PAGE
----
This is because you have to inform a notary that you want to set up a company, who then submits all the relevant documents to the commercial register. And, more often than not, forms are not available in English, which can cause significant problems for international founders.
While startups will come up against very few problems in Singapore, according to Birgitta, one of the challenges that entrepreneurs face is opening a bank account quickly.
“In some cases, it can take up to four months to open an account in Singapore. Banks have to undergo detailed compliance checks to onboard a customer, which can really delay startup operations. But, this is a problem worldwide,” says Birgitta.
Germany presents different problems, with bureaucracy a significant hurdle, especially for foreign founders.
“You have to make sure that you have registered with the various tax authorities and that you don’t miss out on compliance requirements such as social security payments, data protection,
government service tax and correct business registration,” says Birgitta, adding that Germany really has “a more complex system” than Singapore.
Birgitta recommends getting a service provider on board to help you deal with tasks such as accounting, tax and compliance regulations. This way, founders can focus on “moving their businesses forward.”
As a country, Germany is culturally very interesting: It’s diverse and liberal. I think young people are drawn in by that
Despite Germany’s bureaucratic hurdles, the country is still a popular destination for entrepreneurs. It is also home to a number of lively, international startup hubs in cities such as Cologne, Hamburg and Berlin. Foreign founders needn’t be put off by their lack of German skills either, as nearly everyone speaks perfect English.
“As a country, Germany is culturally very interesting: It’s diverse and liberal. I think young people are drawn in by that,” says Birgitta.
Still, entrepreneurs in Germany are often called out for being too risk-averse, preventing the creation of bright ideas and limiting innovation.
“Germans generally take a more cautious approach to life, which is reflected in the number of insurance policies the country has,” says Birgitta. Singaporeans, however, tend to have a more “can-do attitude,” she explains, where more time is spent doing rather than preparing for undesirable outcomes.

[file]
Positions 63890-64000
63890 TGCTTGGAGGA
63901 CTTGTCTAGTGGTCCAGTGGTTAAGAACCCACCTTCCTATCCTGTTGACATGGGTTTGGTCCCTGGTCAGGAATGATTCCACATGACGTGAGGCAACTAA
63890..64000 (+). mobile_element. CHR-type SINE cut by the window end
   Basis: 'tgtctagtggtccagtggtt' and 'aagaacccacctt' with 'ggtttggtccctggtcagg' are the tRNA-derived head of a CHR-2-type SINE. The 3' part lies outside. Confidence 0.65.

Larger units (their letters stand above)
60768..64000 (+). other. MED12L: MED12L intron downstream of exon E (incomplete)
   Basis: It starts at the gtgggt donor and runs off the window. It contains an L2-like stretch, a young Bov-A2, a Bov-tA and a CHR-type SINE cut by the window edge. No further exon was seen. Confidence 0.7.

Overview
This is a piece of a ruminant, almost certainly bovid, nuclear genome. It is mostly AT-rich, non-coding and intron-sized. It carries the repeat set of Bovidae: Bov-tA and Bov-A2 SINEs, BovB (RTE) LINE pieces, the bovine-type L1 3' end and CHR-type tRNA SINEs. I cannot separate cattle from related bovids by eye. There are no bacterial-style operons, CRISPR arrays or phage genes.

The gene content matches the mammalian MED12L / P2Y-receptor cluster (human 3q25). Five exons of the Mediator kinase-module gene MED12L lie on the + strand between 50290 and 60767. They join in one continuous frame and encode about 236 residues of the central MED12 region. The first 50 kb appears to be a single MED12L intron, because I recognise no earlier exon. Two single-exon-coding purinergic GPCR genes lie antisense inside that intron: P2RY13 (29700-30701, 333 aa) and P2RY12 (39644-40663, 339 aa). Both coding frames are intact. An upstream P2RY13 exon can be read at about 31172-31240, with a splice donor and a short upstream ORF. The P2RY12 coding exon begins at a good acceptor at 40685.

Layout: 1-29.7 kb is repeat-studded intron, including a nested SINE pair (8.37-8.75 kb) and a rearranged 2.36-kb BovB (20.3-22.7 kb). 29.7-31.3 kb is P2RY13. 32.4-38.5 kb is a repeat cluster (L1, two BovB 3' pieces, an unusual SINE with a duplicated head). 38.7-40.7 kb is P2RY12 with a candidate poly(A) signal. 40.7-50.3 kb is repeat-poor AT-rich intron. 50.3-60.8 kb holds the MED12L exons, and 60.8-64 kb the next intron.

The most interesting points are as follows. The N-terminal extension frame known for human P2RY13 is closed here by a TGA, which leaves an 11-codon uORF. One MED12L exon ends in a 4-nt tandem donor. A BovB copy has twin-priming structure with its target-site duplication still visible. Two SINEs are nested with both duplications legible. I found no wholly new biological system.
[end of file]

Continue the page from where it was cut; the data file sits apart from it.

If you come to Germany with the same risk appetite that you would have in Singapore, then there’s really not much difference in the business environment of each country
This is perhaps down to the blend of cultures that have come together in Singapore. The island nation’s unique geographic position between India and Hong Kong has fostered a diverse environment where founders from across Asia have come to take advantage of Singapore’s favorable tax system and friendly startup culture.
However, a founder’s success in any country ultimately depends on their own skills and motivation.
“If you come to Germany with the same risk appetite that you would have in Singapore, then there’s really not much difference in the business environment of each country,” says Birgitta. “If you have the drive, you can make it anywhere.”
Advice for founders
Singapore and Germany differ dramatically in terms of their business and legal environments. Still, there are universal things that entrepreneurs should keep in mind when seeking to start up in any country.
For one, founders should ensure they have a shareholder agreement in place before launching their company and inviting other shareholders in. “This really is a must,” says Birgitta. “It’s critical to ensure that shareholders – whether founders or investors – know their rights and obligations with regards to contribution, voting rights and exits.”
Another issue that should be addressed from the outset is intellectual property rights.
“Often, intellectual property – like a code for an app, for example – is created by an individual prior to incorporating the company. But, strictly speaking, the company doesn’t own it until the rights of the intellectual property are transferred to the company.”
Finally, launching a new business overseas can be daunting, especially when faced with a new legal reality. That’s why it’s important for startups to be prepared for the unexpected.
“Don’t assume that the legal framework is the same as in your home country, as you might get a big surprise. Find an attorney in the country where your business is based who also understands the legal framework of the country you come from. That way, you are assured of getting the right help.”
Main photo: Tobias Reich / Unsplash
Birgitta von Dresky: Startup Guide Singapore